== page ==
Home > Musings > Kid’s books and place

Kid’s books and place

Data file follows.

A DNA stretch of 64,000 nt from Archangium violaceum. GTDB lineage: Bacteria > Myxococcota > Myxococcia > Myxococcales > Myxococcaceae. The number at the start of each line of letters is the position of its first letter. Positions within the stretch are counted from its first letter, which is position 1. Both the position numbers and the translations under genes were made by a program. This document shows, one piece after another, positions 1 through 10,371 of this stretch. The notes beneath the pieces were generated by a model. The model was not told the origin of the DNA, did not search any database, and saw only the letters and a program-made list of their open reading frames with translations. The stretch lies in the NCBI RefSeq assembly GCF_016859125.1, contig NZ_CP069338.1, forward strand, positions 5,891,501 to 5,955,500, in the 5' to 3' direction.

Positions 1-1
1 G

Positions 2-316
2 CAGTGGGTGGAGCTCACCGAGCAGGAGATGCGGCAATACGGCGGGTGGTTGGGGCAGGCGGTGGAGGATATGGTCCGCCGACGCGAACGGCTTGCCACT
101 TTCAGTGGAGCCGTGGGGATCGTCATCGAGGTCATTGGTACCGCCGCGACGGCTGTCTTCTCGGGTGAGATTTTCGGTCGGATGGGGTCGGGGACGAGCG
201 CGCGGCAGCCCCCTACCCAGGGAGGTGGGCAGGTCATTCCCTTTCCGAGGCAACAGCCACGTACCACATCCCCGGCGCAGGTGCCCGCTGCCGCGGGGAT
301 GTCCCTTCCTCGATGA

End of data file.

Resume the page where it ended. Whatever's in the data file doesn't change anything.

How did it become something of a given that children’s literature should be deeply rooted in place? Is the specificity of setting somehow aimed at the adult reader/companion: the Cumbrian setting of Postman Pat, the Welsh one of Ivor the Engine, they add something to otherwise fairly inane material. And then there are the invented landscapes: the strange world of Tubbyland, which is also somehow partly the middle England where I understand the set was created. And the Real Literature settings, like that of Watership Down, which my daughter and I retraced, and found it by turns accurate down to the blade of grass and completely reengineered. And what does Oxford do to get Lewis Carroll and Philip Pullman riffing their way out from actual to fantastically imagined? Cambridge has no equivalent I am aware of. Perhaps its something in the subaqueous nature of that landscape, of south/central Oxfordshire’s palbably origins as the setting of a great pre-glacial lake, a lake in turn at once backwards-evoked and forwards-prophesised in Richard Jefferies’ After London. But that’s one for another day…

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